Consumers were less optimistic about the short-term outlook in May

Consumer confidence - shoppers in mall
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June 01, 2016

U.S. consumer confidence took another hit in May—declining for the second month in a row.

The Conference Board's Consumer Confidence Index now sits at 92.6, down from the 94.7 seen in April. The Index began 2016 with a January reading of 97.8—a level it has yet to rebound back to.

The Conference Board reports that consumers' appraisal of current conditions weakened in May. The percentage of consumers stating that business conditions are "good" improved from 24.2 percent to 25.9 percent. However, those saying business conditions are "bad" also increased, from 18.2 percent to 21.6 percent.

Consumers' appraisal of the labor market was less favorable. Those claiming that jobs are "plentiful" was virtually unchanged at 24.3 percent, however those claiming that jobs are "hard to get" increased from 22.8 percent in April to 24.4 percent in May.

Consumers were also less optimistic about the short-term outlook in May. Those expecting business conditions to improve over the next six months increased from 13.8 percent to 15.1 percent, but those expecting business conditions to worsen also rose, from 10.8 percent to 11.6 percent.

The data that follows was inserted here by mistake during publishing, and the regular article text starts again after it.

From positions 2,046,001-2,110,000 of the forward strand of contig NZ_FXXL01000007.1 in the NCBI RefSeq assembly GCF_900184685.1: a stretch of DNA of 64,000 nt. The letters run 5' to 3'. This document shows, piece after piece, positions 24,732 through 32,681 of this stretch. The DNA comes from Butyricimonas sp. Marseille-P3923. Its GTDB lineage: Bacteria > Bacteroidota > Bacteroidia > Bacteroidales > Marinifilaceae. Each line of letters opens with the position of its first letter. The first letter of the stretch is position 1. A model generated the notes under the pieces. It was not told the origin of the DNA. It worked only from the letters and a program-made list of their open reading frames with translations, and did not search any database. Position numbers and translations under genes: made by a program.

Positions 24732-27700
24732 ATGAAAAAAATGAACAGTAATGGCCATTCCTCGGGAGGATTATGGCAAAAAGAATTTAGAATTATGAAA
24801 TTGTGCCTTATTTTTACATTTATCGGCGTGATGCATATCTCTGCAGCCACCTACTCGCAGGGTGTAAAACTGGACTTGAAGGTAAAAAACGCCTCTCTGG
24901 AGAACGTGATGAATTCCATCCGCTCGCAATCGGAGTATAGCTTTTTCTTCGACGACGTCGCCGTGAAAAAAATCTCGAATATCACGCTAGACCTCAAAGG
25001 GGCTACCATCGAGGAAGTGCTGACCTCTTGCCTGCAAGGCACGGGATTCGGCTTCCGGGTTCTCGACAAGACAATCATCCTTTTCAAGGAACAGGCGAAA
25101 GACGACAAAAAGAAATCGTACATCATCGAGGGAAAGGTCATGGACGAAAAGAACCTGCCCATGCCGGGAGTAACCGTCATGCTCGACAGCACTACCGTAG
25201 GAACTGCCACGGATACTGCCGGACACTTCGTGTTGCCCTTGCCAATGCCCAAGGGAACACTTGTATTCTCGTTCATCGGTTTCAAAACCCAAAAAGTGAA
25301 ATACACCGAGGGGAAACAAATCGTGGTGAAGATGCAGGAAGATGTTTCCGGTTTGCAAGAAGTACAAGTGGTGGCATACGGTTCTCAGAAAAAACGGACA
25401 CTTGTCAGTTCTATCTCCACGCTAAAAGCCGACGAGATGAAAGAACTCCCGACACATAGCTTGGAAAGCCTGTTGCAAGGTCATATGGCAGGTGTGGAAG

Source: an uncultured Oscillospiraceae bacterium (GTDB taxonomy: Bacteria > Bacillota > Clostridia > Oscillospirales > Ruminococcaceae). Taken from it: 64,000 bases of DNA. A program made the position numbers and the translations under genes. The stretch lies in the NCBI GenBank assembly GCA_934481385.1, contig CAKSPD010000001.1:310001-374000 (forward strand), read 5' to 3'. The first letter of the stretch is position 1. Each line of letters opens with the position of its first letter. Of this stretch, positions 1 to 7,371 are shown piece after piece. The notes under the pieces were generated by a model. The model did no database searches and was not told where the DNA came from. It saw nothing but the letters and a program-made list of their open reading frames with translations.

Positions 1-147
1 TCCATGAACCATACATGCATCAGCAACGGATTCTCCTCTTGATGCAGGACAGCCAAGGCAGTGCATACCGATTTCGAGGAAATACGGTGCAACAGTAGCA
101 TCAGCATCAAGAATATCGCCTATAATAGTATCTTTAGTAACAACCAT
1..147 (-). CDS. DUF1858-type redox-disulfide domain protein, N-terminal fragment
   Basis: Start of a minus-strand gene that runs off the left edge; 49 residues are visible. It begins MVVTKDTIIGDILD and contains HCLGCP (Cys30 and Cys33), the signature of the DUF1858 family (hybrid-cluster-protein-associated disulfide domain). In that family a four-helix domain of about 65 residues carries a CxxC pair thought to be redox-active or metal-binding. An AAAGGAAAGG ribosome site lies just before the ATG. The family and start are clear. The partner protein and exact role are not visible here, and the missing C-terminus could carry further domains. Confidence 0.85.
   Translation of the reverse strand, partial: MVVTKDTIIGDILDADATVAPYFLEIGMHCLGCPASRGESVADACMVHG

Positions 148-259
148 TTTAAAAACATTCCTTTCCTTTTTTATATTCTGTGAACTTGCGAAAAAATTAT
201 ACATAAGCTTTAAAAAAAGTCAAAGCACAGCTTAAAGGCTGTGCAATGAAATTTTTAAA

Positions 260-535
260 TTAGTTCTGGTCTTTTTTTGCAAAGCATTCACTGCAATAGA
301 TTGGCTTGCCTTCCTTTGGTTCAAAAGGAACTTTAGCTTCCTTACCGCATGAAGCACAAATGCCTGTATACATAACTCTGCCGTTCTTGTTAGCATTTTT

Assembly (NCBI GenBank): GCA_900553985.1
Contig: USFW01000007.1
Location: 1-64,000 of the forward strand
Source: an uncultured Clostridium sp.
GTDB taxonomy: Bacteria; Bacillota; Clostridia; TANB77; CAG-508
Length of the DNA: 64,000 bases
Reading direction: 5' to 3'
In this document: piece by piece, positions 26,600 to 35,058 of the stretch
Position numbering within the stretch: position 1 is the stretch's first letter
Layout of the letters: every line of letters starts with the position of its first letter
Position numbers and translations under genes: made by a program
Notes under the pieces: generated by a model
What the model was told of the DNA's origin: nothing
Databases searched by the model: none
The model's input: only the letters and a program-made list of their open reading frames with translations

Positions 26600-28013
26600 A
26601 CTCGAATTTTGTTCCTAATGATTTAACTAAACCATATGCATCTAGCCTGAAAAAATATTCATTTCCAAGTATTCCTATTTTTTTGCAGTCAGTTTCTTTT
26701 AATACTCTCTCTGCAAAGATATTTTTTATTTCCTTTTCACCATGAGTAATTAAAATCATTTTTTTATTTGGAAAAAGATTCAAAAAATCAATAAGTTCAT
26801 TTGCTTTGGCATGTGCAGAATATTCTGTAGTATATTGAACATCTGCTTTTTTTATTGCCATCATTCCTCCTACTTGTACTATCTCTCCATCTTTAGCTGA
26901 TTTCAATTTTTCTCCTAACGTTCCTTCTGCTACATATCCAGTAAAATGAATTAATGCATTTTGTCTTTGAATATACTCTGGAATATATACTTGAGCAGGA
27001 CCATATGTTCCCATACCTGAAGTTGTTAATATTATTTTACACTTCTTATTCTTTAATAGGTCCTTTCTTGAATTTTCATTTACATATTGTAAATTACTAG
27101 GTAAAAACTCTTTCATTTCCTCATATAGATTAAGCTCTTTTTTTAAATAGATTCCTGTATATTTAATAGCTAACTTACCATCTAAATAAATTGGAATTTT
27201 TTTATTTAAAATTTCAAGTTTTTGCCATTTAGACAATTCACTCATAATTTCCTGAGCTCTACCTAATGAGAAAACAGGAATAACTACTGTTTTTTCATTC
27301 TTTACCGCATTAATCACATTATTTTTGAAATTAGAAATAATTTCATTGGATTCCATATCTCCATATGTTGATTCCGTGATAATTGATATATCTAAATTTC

Consumers' outlook for the labor market was also less favorable. Those anticipating more jobs in the months ahead was virtually unchanged at 12.8 percent, but those anticipating fewer jobs increased from 16.7 percent to 18.1 percent. The proportion of consumers expecting their incomes to increase improved from 15.8 percent to 16.2 percent in May, while the proportion expecting a reduction in income remained steady at 12.4 percent.

"Consumer confidence declined slightly in May, primarily due to consumers rating current conditions less favorably than in April," said Lynn Franco, Director of Economic Indicators at The Conference Board. "Expectations declined further, as consumers remain cautious about the outlook for business and labor market conditions. Thus, they continue to expect little change in economic activity in the months ahead."

The monthly Consumer Confidence Survey, based on a probability-design random sample, is conducted for The Conference Board by Nielsen, a global provider of information and analytics around what consumers buy and watch.

References: The Conference Board